Barrett Sticks With Ann Wilson for FPC
Reappointing her to Fire & Police Commission though she backed its reckless decision to demote Chief Morales.
The City of Milwaukee is poised to shell out hundreds of thousands of taxpayer dollars as a result of a lawsuit filed by former police chief Alfonso Morales after the Fire & Police Commission unanimously demoted him in August. But the part-time commissioners responsible could all continue to serve.
Morales won a court case last week that reinstated him as chief, with Judge Christopher Foley noting that the commission denied Morales his due process rights in firing him before he had a chance to comply with 11 commission directives.
Alderman Robert Bauman called the commission’s actions a “kangaroo court.” Alderwoman Chantia Lewis said the commission, including the full-time executive director, has become “a circus.” A long list of council members have called the body dysfunctional and voted to strip it of some of its power.
“I raised concerns about how the Fire & Police Commission acted literally within minutes of their decision,” said Mayor Tom Barrett about the board’s unanimous August decision during a media briefing Tuesday morning.
So will he dump the current commissioners when their terms expire?
So far, the answer is no.
Barrett’s standing by his November reappointment of Ann Wilson, even after Foley’s decision that chastised the commissioners.
“I look at different people on the commission differently,” said Barrett. “I think she has served very, very well.” Wilson works for the Housing Authority of the City of Milwaukee as the manager of the Hillside Terrace Resource Center.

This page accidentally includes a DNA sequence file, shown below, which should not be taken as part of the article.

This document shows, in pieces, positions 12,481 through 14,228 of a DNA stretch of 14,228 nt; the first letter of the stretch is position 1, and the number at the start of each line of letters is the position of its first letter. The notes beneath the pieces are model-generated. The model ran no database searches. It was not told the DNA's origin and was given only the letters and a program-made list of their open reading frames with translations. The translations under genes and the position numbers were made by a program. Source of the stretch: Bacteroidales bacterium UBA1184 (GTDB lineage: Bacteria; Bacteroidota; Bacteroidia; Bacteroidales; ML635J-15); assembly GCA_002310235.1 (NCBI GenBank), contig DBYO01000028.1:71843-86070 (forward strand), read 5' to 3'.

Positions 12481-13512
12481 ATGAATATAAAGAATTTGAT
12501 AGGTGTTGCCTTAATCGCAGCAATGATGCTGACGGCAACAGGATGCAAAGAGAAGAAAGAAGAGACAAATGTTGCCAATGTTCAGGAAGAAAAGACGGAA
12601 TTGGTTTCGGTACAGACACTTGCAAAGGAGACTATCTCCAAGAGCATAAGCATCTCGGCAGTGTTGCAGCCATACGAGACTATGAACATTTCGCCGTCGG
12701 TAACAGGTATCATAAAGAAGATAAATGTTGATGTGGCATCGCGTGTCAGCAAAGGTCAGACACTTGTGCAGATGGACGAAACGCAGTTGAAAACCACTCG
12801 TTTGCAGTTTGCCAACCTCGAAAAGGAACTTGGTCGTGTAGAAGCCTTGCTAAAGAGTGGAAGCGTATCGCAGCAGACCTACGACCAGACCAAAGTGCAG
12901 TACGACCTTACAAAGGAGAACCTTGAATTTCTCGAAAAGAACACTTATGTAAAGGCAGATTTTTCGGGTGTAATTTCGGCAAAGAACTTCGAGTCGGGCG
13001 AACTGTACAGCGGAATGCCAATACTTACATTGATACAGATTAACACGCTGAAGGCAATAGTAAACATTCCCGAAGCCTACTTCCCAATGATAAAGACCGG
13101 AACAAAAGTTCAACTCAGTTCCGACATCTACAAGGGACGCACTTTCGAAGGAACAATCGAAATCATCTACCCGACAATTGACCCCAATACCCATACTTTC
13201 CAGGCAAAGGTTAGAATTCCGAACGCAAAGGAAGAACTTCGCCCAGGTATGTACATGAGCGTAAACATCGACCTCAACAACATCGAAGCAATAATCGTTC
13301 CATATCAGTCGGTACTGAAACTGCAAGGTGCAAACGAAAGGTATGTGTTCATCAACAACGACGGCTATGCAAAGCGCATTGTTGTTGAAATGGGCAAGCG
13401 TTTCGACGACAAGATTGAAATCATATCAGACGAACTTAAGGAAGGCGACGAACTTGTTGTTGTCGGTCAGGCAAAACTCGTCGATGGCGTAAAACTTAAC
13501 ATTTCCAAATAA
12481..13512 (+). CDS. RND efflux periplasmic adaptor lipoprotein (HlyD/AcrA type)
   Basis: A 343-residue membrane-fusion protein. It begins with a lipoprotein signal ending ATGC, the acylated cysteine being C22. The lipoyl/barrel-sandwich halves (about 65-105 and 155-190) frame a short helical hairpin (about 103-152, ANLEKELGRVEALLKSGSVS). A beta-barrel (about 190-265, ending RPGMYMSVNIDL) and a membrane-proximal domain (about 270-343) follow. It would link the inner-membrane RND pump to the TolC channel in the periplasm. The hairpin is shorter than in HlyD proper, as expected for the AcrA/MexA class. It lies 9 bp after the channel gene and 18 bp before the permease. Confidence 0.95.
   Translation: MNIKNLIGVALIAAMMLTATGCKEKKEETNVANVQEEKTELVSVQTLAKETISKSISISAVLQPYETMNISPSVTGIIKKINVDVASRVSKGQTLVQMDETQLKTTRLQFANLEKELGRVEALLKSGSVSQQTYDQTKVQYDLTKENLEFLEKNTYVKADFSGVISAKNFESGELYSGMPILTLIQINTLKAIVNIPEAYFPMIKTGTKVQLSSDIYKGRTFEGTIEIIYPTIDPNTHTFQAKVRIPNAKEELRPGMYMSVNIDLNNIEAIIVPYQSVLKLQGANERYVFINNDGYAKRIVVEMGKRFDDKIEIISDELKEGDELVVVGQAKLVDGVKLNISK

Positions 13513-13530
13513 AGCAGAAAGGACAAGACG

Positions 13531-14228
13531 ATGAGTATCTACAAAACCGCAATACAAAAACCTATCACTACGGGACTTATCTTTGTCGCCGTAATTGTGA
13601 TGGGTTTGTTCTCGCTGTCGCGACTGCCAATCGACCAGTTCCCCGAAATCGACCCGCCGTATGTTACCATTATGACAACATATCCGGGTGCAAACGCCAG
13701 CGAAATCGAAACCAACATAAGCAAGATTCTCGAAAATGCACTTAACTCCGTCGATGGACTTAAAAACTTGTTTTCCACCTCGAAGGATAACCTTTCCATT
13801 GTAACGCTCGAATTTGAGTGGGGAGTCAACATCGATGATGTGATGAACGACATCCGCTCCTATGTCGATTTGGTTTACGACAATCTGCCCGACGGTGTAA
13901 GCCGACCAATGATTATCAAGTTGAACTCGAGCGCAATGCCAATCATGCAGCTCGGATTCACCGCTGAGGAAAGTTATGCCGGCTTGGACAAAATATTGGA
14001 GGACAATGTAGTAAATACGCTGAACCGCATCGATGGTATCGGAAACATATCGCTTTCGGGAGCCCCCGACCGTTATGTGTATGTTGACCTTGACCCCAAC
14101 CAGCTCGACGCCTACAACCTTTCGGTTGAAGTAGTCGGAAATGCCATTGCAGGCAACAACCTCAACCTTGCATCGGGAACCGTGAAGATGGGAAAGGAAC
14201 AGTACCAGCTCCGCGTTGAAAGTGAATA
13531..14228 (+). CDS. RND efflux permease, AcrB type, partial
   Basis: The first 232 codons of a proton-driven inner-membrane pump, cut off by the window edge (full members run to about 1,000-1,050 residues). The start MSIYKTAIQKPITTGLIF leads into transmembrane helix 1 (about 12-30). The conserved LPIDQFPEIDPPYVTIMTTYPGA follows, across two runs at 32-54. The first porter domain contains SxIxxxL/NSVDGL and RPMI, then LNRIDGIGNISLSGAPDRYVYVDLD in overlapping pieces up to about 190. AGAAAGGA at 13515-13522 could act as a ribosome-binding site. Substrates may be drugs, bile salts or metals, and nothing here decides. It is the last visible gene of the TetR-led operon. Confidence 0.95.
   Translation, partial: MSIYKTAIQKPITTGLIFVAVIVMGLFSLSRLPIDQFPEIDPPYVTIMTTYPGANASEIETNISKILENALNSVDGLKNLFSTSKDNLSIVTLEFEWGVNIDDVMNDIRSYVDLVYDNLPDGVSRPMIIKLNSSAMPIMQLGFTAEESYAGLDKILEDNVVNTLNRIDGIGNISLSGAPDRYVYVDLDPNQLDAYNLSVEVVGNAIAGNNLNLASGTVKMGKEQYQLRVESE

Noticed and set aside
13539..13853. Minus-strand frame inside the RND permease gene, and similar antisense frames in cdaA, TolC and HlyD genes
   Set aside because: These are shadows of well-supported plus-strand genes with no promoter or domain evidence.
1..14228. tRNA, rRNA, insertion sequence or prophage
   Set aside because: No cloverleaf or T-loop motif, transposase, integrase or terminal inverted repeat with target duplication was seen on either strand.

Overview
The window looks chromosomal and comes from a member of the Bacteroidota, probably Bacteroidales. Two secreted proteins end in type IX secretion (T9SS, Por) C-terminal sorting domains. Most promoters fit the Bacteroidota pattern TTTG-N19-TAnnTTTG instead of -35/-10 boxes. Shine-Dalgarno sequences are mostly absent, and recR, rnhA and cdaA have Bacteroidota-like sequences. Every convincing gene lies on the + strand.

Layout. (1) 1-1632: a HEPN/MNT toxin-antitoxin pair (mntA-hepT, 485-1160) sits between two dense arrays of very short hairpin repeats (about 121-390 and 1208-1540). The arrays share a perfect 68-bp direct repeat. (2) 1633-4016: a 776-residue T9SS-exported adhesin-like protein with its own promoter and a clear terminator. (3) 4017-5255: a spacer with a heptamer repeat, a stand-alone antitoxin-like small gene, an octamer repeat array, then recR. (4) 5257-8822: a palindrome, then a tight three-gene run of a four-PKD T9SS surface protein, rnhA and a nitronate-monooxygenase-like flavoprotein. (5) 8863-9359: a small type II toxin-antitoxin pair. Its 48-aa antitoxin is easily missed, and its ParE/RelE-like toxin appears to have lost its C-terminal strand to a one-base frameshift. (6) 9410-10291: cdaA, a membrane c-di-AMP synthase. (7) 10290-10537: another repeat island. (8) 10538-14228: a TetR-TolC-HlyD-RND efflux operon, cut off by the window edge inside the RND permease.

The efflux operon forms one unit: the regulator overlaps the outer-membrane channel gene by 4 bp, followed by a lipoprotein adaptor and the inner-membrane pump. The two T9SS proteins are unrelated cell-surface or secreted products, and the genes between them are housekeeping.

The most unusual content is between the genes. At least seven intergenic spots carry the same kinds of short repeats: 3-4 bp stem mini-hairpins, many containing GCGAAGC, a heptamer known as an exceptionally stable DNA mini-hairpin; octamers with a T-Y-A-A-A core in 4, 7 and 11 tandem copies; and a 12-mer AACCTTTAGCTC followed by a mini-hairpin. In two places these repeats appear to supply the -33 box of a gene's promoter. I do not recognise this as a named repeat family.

Her reappointment is now in the hands of the Common Council. Earlier this month, it delayed a decision until at least January so members could ask questions in closed session regarding what legal advice the commissioners received before their Morales decision. Wilson says a member of the City Attorney’s office provided oral advice. Council members said they’re being told differently.
Even if the council rejects her appointment, she will be eligible to serve until a replacement is approved. She’s already served since 2018 with an expired term. Barrett previously said Wilson agreed to stay on until a replacement was found. In early 2019 the council rejected a potential replacement, retired Milwaukee Police Department employee Denise Bartlett, after she publicly sparred with the council.
Voting records show Wilson, 73, is a resident of Milwaukee’s East Side. But she did live in Glendale in 2018 and part of 2019, voting in five elections. She told Urban Milwaukee, via phone, she only remembers voting in one. “I left Glendale almost two years ago,” she said.
What was the most consequential action the commission took when Wilson wasn’t legally eligible to serve? Appointing Morales chief to replace the retiring Edward A. Flynn on a 4-3 vote.
Unfortunately for an attorney looking for a loophole, Wilson voted for the losing side. She backed Michael Brunson as chief. Brunson, who replaced Morales following his demotion, will retire as acting chief this weekend.
However, the mayor’s attempt to add a seventh, tie-breaking vote in the police chief search is off to a rocky start. The council was poised to confirm a new commissioner, Amanda Avalos, to replace Raymond Robakowski, who resigned mid-search for a new chief. But acting executive director replacement, Kyle Mirehouse, ordered the wrong ordinance-required background check for Avalos. The commission planned to vote again on January 7th, but the council isn’t scheduled to meet until almost two weeks later. The commission has cast four tie votes for a new chief.
Barrett, on Tuesday, said he was not committing to appointing a full complement of nine commissioners. State law was changed in the past decade to allow up to nine members to serve, but Barrett has never appointed that many. He did pledge to make new appointments, signaling that other commissioners might not get the support Wilson is receiving.
CORRECTION: An earlier version of this article said Fred Crouther‘s term expired earlier this year. He was reappointed in September 2019 to a new five-year term. His official biography on the FPC website does not reflect his reappointment.
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